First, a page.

Speech Technology Magazine


What Consumers Like (or Don't) About Voice Shopping

OnBuy.com research takes look at the habits of voice shoppers. Find out what they're buying, what they like about the experience, and what they want to see in the future.
By Theresa Cramer - Posted Feb 27, 2019
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If you’re anything like me, you like to “window shop” on the web. Scroll through pictures, see what’s suggested, read reviews, and then, maybe, click the buy button. The idea of shopping using a voice assistant seems, well, strange to me. I may soon find myself in the minority, though. According to research conducted by OnBuy.com, “Voice-assistants such as Amazon’s Alexa and Apple’s Siri have ushered in a new era of customer interactions with technology.” 

In the report, How voice-assistants are reshaping the way Americans shop,” analyzed findings from VoiceBot.AI, who surveyed 1,203 U.S. consumers to better understand the products and services they buy the most using a voice assistant. Everyday household items—think cleaning supplies—are the most ordered products by Americans (25.11%) through voice assistants. This makes sense, especially when you think about the popularity of Amazon’s Dash Buttons, which allow you to quickly reorder things you buy regularly, literally with the touch of a button.

Thereafter, U.S. consumers equally purchase apparel and entertainment (e.g. music, movies etc) from voice-assistants at 21.15% each. Music and movies also makes sense. Imagine listening to Spotify on your Amazon Echo, coming across a new song you like, and then asking Alexa to buy it for you. What mystifies me is the apparel category. It took me weeks of browsing—online and in-store— to finally decide on a dress to wear to an upcoming wedding. I eventually ordered a dress on a website I’d never made a purchase from before, and I relied heavily on the reviews to decide which size to order. Who are these people buying clothes without even looking at a screen?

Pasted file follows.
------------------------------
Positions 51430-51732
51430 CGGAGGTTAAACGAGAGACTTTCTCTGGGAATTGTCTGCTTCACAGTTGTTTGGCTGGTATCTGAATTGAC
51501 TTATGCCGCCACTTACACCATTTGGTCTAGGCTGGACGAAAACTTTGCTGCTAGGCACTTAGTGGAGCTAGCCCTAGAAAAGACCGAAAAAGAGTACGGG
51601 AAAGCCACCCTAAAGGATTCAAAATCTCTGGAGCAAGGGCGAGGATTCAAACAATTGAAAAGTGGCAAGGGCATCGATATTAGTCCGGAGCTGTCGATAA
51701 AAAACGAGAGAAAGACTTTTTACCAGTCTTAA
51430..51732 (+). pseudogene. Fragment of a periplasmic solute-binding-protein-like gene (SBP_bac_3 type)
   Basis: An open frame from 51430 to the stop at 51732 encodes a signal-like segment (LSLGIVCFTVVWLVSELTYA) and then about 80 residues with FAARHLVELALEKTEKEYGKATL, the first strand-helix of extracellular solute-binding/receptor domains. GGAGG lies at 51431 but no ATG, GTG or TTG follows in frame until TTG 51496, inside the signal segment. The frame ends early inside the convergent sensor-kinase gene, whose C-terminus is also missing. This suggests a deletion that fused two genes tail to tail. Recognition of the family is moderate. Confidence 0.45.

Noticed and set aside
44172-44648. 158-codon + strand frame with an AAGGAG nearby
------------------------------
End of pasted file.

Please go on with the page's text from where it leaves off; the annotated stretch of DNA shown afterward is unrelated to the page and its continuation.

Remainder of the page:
But I’m not the only one who is still hesitant to ask Siri to do my shopping for me. Over 31% of people say they “do not yet feel entirely comfortable shopping by voice.” According to the press release, “This notion is reflected by 21.15% of Americans not warming to voice shopping because there is no screen and 16.74% believing they can type faster to get what is wanted.”

Meanwhile, it’s the hands-free experience that voice shoppers like about their virtual assistants. Over 27% pointed to this aspect when asked what they like about shopping with the help of their virtual assistants.

But if you’re a developer looking at how to bring in the reluctant voice shoppers (like yours truly), there is some hope. “For 31.1% of Americans, they would like to use a voice-assistant to help them locate products as they navigate inside a store. Subsequently, 29.5% want a voice-assistant to inform them of any available discounts or deals which will allow them to save money while in-store. 25.5% would access a voice-assistant to compare products – for instance, health-conscious consumers who want to easily compare the nutritional contents of similar food and drink goods.”

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